Wednesday, January 18, 2012

SQL Server - Create Alter Table Statements quickly

This is a follow-up to my post for listing all columns with a specific data type.

The goal of the query below is the quickly create all the needed Alter Table statements for the new user defined data type that I'm going to be replacing the old one with.

As stated previously, we are planning on upgrading an older SQL Server 2005 server to SQL Server 2008.  In the process we determined that a couple of the columns would need to have their User Defined Data Types updated.

Instead of manually coding the Alter statements, I spent a few minutes creating a select statement that would allow me to copy the results to another SQL window with all the code needed to make the change.

In the process; I like my code to look pretty, oh so pretty.  So I'm using a couple of replicate statements to pad out spaces for the code to be created.

-- Get the Maximum TableName Length for the specificed type I'm going to update
DECLARE @MaxTableName int
    SET @MaxTableName = (
                            SELECT MAX(LEN(o.Name))

                            FROM sys.columns AS c
                            JOIN sys.types   AS t ON c.user_type_id=t.user_type_id
                            JOIN sys.tables  AS o ON c.Object_id = o.Object_ID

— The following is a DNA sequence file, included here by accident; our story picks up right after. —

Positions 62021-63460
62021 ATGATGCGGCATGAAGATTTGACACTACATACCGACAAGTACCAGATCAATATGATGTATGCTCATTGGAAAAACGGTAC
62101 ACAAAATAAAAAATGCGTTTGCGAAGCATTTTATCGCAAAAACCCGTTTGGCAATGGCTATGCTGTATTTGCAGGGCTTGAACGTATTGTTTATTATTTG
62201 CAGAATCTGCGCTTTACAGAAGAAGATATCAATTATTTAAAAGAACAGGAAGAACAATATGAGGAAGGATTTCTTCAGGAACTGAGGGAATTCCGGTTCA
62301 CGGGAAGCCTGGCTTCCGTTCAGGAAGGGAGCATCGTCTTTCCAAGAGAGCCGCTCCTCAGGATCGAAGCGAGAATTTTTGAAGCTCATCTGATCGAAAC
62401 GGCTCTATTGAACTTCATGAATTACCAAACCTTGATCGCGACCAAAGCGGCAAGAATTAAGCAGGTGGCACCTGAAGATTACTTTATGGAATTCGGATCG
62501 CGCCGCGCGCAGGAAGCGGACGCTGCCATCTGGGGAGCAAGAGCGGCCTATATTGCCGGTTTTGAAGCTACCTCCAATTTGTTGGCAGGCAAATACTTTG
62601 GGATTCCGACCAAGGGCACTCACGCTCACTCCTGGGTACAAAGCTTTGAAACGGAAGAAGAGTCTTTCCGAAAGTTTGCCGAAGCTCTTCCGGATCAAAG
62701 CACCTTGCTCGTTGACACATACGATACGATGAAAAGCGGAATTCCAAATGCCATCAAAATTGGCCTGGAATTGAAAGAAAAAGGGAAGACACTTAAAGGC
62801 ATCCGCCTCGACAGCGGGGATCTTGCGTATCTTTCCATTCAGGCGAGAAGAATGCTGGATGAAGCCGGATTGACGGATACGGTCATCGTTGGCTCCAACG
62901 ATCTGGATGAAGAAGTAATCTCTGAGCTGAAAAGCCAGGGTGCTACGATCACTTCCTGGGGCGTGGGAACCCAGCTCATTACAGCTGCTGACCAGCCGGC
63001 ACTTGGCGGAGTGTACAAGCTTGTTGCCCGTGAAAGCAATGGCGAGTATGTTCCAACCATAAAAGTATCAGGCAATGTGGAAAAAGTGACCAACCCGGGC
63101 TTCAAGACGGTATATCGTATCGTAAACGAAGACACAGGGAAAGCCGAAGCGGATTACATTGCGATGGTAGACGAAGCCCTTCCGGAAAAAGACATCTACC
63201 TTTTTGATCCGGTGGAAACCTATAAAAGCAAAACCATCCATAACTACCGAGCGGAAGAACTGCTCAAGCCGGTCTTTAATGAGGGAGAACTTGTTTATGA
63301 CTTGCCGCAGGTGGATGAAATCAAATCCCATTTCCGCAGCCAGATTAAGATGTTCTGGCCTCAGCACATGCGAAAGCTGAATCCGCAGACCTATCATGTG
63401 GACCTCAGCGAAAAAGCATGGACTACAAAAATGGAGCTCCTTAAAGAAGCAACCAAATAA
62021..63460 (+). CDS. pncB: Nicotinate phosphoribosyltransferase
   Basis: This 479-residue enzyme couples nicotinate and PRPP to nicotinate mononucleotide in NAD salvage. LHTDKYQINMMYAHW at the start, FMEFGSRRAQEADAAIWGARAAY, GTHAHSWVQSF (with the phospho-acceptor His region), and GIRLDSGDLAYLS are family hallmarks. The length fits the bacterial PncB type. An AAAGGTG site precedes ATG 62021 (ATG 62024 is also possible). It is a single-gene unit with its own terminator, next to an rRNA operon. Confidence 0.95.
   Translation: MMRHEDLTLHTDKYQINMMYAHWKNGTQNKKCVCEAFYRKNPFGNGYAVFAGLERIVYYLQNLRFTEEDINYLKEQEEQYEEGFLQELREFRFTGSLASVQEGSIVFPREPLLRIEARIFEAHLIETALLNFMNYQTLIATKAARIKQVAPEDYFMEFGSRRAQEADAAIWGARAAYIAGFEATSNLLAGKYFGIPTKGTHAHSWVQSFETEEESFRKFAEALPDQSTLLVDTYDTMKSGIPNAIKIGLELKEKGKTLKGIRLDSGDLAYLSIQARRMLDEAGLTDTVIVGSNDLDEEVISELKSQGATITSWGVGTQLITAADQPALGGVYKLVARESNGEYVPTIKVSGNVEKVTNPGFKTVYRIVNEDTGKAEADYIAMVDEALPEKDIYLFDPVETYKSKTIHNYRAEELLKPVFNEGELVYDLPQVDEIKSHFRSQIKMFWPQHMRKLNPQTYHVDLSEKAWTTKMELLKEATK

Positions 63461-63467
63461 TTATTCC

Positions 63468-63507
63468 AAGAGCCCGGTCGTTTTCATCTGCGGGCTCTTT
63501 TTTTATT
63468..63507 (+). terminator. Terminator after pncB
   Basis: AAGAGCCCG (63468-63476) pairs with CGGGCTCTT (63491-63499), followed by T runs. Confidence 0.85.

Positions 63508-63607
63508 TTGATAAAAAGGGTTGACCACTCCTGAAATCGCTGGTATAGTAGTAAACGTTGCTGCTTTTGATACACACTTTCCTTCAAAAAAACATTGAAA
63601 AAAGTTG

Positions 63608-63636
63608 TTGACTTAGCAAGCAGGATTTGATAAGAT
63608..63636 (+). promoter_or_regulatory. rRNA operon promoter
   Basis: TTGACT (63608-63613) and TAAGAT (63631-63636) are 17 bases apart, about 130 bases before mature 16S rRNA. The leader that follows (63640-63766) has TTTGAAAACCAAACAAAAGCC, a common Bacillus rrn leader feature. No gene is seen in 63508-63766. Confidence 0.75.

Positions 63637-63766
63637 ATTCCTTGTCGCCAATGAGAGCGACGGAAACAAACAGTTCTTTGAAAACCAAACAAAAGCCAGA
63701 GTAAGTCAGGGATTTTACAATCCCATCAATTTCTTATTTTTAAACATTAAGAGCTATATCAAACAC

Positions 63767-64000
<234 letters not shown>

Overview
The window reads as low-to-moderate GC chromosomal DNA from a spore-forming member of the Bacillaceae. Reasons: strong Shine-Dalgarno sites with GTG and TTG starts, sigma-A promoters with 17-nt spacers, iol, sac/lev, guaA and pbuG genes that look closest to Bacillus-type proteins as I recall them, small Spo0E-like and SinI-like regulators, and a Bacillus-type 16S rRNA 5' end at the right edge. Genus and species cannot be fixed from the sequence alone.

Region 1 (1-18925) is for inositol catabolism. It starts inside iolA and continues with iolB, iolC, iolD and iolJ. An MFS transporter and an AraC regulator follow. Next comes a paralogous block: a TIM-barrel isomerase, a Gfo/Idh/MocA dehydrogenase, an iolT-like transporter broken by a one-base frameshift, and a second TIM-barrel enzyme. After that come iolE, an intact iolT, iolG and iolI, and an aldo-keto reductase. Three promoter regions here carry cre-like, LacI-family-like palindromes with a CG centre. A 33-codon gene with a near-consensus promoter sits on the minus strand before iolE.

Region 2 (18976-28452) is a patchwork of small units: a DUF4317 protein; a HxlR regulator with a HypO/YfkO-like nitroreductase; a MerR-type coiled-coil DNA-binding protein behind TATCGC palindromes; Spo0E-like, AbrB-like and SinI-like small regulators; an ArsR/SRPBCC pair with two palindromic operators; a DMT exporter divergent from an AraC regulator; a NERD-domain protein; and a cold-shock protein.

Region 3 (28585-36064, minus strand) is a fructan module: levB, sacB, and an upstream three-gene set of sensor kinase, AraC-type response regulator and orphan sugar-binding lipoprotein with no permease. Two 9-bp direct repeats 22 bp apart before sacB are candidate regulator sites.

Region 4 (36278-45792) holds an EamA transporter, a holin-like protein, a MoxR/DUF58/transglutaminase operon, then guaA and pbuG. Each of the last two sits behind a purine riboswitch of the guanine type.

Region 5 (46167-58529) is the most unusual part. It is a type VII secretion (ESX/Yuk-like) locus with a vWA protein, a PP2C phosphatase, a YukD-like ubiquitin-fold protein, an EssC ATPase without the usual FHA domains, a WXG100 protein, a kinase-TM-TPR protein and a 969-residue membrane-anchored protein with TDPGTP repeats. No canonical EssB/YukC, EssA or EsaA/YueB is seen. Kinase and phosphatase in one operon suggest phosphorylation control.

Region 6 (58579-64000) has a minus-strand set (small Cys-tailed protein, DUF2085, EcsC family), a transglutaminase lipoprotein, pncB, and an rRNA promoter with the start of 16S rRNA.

Where = 'Date'
                                and t.is_user_defined = 1
                                and o.Type = 'U'

-- Get the Maximum Column Name length for the type I'm going to update
DECLARE @maxColumnName int
    SET @MaxColumnName =
                            SELECT MAX(LEN(c.Name))

                            FROM sys.columns AS c
                            JOIN sys.types   AS t ON c.user_type_id=t.user_type_id
                            JOIN sys.tables  AS o ON c.Object_id = o.Object_ID
                            Where = 'Date'
                                and t.is_user_defined = 1
                                and o.Type = 'U'

-- Now create the pretty Alter statements

-- Will just need to copy the results to a new sql window and
-- you will have all the code needed to fix your problem
            SELECT ( 'ALTER TABLE dbo.['
                            + RTRIM(LTRIM(o.Name))
                            + ']'